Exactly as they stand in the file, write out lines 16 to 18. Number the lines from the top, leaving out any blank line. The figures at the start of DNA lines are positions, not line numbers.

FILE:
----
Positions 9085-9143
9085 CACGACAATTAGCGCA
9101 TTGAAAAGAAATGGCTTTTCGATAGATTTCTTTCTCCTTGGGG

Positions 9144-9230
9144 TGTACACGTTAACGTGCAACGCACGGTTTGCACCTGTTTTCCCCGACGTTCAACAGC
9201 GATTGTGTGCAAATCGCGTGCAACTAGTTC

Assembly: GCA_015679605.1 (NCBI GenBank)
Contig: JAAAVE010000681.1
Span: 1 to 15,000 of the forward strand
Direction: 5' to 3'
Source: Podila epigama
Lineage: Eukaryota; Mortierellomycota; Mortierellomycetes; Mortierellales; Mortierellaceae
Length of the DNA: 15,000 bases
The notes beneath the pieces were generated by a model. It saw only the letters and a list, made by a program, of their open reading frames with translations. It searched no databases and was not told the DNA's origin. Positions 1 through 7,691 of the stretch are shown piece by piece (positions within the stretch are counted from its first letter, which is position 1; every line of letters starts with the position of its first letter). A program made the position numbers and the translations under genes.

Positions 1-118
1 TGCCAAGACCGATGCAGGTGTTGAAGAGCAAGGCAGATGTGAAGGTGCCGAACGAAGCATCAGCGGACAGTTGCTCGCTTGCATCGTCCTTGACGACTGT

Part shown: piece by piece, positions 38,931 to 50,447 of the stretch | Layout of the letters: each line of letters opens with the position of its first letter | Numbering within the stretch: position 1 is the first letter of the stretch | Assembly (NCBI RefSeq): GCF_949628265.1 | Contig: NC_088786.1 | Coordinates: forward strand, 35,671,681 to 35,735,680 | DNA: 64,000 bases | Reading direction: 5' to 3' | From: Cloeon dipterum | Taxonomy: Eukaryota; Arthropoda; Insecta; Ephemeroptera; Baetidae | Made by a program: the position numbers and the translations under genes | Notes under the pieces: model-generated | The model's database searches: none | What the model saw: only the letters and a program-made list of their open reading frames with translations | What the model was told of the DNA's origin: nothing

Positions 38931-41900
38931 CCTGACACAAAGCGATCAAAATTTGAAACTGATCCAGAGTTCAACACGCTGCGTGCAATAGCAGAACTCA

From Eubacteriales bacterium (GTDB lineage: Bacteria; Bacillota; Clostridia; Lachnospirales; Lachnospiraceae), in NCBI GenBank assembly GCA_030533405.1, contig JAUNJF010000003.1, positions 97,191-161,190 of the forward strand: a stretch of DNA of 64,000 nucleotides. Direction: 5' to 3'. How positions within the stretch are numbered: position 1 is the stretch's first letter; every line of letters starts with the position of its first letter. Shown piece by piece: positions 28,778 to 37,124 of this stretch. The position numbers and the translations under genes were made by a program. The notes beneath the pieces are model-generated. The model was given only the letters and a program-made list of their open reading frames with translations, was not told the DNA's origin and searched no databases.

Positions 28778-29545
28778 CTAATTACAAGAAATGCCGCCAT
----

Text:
1 TGCCAAGACCGATGCAGGTGTTGAAGAGCAAGGCAGATGTGAAGGTGCCGAACGAAGCATCAGCGGACAGTTGCTCGCTTGCATCGTCCTTGACGACTGT

Part shown: piece by piece, positions 38,931 to 50,447 of the stretch | Layout of the letters: each line of letters opens with the position of its first letter | Numbering within the stretch: position 1 is the first letter of the stretch | Assembly (NCBI RefSeq): GCF_949628265.1 | Contig: NC_088786.1 | Coordinates: forward strand, 35,671,681 to 35,735,680 | DNA: 64,000 bases | Reading direction: 5' to 3' | From: Cloeon dipterum | Taxonomy: Eukaryota; Arthropoda; Insecta; Ephemeroptera; Baetidae | Made by a program: the position numbers and the translations under genes | Notes under the pieces: model-generated | The model's database searches: none | What the model saw: only the letters and a program-made list of their open reading frames with translations | What the model was told of the DNA's origin: nothing

Positions 38931-41900